late april heat wave

sunset1

very hot sunset

We had a crazy heat wave this week.  Somehow, even though it has been mostly chillier than normal for April, the temp reached up into the 80’s and even low 90’s. 

Kind of crazy.  Kind of fun. 

It inspired a swim trip up to the Mill River- always a good idea.river

A lot of the plants loved it.  All of our tomato starts totally took off in the greenhouse.  So did the cucumbers and melons that we had just seeded the week before. 

Somewhat explosive. 

It was kind of weird, though, to have it be so hot but not even have any leaves on the trees yet.  Oh, climate change. 

New babies continue to arrive. 

mulberryMavis (a goat) had two little cutie pies.  One boy.  One girl. 

She gave birth super early in the morning.  Around 4:30 or so. 

We hadn’t been checking in on her because, in the past, when Ben and Oona had bred her, she had consistently had her kids during the day. 

Well, this birth broke that pattern. 

Amazingly, she successfully had her kids without our support.  Usually, it’s helpful for people to support the birth; to make sure that the babies are coming out right, to make sure that they’re breathing once they’ve been birthed and are milking on their momma alright…

Ben went into the barn on Sunday morning to do chores and he was checking in on everybody and suddenly realized that there were two new healthy. 

Unfortunately, we think because Mavis (the momma) was a bit stressed out during and after the birth, she initially rejected both kids, then eventually let the little girl milk but still not the little boy.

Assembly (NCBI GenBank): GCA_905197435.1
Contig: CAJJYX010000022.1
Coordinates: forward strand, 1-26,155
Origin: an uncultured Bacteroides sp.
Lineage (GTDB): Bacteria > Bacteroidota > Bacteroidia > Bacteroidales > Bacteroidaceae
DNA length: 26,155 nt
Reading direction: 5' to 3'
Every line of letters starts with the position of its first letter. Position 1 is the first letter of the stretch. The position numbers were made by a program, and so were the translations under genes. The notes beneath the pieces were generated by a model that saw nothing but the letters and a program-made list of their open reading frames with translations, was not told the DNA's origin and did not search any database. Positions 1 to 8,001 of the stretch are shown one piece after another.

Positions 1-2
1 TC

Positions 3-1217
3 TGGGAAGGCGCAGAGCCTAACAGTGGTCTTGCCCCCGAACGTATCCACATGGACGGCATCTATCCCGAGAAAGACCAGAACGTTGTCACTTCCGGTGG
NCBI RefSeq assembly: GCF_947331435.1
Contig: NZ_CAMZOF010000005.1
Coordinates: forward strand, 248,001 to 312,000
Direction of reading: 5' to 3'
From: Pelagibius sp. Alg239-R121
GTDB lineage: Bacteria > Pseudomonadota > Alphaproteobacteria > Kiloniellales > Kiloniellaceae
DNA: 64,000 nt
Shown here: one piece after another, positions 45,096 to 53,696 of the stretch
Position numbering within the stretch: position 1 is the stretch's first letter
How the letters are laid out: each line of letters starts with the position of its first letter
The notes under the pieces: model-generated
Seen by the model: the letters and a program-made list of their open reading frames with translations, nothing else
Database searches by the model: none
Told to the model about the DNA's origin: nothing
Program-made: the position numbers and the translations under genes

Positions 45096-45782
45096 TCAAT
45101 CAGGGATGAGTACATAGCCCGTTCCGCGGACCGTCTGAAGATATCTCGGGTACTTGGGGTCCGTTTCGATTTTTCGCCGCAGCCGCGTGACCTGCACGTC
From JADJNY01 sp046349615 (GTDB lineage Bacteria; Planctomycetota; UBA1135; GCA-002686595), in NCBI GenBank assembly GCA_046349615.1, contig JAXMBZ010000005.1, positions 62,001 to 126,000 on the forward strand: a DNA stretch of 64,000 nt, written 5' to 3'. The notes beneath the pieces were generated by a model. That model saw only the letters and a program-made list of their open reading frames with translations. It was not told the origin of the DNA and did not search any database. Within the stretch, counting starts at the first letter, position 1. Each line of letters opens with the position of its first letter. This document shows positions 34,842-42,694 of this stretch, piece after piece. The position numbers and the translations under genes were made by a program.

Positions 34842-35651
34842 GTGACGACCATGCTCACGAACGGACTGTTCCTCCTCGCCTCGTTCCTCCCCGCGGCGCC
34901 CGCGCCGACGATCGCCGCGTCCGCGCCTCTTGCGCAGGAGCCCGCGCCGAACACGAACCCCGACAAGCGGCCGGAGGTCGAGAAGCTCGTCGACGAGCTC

Which means that we are bottle feeding him.  Which is amazing.  I recommend it.

silas and max

silas and max

By the way, the kids names are Max and Mulberry.  Silas (Ben and Oona’s three-year-old, named them).  And also, cause I know you’re dying to know, the other three goat kids are named Puck, Fred (Winifred), and Clara (my name choice). 

We hooked up the new Planet Junior seeder this week.  The seeder, which gets attached to the back of one of the tractors, has three containers with different sized plates for different sized seeds that drops the seeds as it’s wheels roll along the bed behind the tractor.  Sounds relatively simple, right?  Of course it took us a while to figure it all out, as most of these machines do, but eventually, we got it rolling and were able to get a bunch of seeds in the ground before a light rain. 

Up until Ben and Oona got this seeder, we were using the Earth Ways seeder, which is a really basic hand-powered push seeder.  I really like it, but it’s harder for a person to make straight rows than it is a tractor, and we need straight rows in order to cultivate (weed) with a tractor, which is pretty necessary at the scale we’re trying to work. 

 

transplanting

transplanting

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